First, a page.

• With a program with only one .c file, if you do not use prototype, you must order the function in the right order into the .c file

    => prototype of a function must be declared when you use a function in code before its description.

  • When you will need to write bigger program, you will break your code into separate module. Each module will have 'public' and 'private' function. The later will be declared static (you still need to add prototype at the top of the .c file), and the 'public' function prototype will be into a .h file (header)

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As long as the function implementation is located before the function call(s), the code will work without seperate function declaration, because the function has been declared by the implementation itself. Generally - especially for largre programs - you should make a declaration for any function.

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Prototype of a function must be declared only in that case, when you use this function in code before its description.

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this is not true as fas as I know. because i always use to define function later and call them first. and you can define your function anywhere. –  Princy Dec 28 '12 at 9:04
@Princy, in general this behaviour depends on your compiler. But as far as I know, according to C standard: The declarator in a function definition specifies the name of the function being defined and the identifiers of its parameters. If the declarator includes a parameter type list, the list also specifies the types of all the parameters; such a declarator also serves as a function prototype for later calls to the same function in the same translation unit. (open-std.org/jtc1/sc22/wg14/www/docs/n1124.pdf) –  Andremoniy Dec 28 '12 at 9:13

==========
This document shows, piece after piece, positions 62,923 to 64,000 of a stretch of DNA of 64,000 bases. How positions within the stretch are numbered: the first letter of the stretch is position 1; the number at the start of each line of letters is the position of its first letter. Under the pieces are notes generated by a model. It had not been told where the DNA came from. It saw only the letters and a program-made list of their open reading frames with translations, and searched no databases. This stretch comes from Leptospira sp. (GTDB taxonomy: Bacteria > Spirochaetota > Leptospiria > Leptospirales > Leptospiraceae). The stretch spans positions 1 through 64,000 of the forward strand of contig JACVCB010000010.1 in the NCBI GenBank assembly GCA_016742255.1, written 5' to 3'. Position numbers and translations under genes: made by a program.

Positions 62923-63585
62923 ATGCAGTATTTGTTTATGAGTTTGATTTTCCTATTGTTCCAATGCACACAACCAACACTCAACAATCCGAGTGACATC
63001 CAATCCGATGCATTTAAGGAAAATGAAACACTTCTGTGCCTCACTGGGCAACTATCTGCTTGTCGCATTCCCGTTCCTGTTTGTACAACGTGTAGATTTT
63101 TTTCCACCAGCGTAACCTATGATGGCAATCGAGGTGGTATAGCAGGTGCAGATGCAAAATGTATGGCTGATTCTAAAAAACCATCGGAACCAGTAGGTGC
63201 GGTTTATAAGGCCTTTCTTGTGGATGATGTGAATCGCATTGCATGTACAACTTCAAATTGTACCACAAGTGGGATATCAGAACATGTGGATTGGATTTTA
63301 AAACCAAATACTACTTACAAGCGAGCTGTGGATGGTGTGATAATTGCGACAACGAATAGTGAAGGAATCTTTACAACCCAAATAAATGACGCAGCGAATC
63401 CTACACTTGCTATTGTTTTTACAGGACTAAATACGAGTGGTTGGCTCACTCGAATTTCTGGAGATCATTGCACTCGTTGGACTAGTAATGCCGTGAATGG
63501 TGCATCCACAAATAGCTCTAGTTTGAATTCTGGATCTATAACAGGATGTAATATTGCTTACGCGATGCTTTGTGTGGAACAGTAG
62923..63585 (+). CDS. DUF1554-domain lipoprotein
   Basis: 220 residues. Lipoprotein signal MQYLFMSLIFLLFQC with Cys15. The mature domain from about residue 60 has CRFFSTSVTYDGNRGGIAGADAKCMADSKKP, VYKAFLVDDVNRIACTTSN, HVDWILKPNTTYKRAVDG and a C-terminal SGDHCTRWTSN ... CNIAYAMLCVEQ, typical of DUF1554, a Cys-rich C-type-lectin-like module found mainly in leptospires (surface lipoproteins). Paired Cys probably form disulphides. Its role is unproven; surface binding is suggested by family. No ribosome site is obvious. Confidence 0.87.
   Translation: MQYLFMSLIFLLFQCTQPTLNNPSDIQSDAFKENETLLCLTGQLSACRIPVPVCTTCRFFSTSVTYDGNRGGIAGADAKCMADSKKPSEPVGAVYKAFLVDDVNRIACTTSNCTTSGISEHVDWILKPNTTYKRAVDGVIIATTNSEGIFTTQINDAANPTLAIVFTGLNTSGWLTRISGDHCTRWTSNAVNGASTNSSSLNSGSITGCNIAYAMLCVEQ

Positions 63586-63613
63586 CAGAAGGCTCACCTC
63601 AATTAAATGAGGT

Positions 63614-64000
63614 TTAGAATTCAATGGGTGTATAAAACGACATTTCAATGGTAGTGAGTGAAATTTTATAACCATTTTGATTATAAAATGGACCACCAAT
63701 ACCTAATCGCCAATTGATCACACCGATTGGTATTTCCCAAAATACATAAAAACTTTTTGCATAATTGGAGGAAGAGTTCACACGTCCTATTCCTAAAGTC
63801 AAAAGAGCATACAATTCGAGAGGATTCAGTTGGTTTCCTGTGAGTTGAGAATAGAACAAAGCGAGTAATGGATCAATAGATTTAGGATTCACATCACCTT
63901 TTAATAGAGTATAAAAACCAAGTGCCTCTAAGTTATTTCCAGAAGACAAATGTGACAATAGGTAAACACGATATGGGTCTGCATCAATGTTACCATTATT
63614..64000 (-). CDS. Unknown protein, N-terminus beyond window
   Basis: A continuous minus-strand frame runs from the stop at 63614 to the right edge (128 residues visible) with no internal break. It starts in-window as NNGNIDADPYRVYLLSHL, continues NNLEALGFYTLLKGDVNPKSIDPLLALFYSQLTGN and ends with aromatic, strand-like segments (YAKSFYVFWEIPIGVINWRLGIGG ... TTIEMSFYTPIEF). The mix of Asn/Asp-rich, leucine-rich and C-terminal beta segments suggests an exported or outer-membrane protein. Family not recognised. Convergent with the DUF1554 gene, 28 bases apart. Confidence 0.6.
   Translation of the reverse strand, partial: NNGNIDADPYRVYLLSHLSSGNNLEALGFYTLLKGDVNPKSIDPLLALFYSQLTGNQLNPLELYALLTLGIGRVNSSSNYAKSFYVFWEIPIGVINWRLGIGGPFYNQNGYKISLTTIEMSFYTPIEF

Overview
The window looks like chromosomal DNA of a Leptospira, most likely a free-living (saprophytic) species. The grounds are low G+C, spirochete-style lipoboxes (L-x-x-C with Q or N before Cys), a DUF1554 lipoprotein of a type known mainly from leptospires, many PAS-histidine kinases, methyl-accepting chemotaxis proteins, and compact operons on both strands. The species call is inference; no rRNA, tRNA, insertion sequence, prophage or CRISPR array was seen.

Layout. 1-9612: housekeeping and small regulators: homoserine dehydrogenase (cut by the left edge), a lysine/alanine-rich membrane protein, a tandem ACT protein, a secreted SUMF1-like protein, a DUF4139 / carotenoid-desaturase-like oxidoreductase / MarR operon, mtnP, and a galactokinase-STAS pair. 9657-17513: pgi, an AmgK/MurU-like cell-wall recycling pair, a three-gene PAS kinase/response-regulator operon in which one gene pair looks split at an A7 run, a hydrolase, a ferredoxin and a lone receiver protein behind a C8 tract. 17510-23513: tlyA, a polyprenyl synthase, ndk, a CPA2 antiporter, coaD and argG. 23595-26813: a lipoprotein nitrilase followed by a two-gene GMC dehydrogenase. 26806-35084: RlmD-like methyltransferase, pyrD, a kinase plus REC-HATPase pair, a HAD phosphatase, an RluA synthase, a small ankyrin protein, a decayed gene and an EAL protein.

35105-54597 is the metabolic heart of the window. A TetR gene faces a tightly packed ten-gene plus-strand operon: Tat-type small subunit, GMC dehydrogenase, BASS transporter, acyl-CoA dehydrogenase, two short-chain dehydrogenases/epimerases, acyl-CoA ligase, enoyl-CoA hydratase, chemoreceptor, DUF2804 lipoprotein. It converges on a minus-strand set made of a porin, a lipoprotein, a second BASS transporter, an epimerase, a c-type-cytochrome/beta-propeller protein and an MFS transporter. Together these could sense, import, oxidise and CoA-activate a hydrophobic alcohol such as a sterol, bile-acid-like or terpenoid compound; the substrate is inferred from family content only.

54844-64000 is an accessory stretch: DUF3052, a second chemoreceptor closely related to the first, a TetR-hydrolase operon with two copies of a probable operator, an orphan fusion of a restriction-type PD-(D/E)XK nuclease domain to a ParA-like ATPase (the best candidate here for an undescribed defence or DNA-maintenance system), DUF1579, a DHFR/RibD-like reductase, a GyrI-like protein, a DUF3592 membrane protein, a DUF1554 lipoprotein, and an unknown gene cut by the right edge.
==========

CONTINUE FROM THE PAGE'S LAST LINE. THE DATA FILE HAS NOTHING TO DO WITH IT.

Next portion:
@Princy I think you should read H2CO3 message, you are just lucky in your case... –  benjarobin Dec 28 '12 at 9:13

Function declaration is useful to let the compiler detect data type issues as soon as possible. If you create a function requiring a float and instead of that you pass a char it may still work in some cases (for example for a comparison) and broke when you start building code on top of it. In the end the computer represent everything as a bit array, so you can "sum" two characters or concatenate two integers containing a \0 as if they were strings, but it will make the program a mess to maintain and debug in the future.

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Function declaration(also called forward declaration) is required as the compilation of a program is done from top to bottom(i.e. 1st line to last line)..

It is only required when the function call is before the function implementation..

It is a good practice to mention the compiler that the function declared here is been used somewhere in the program..

Declarations can also be done in a user defined header file..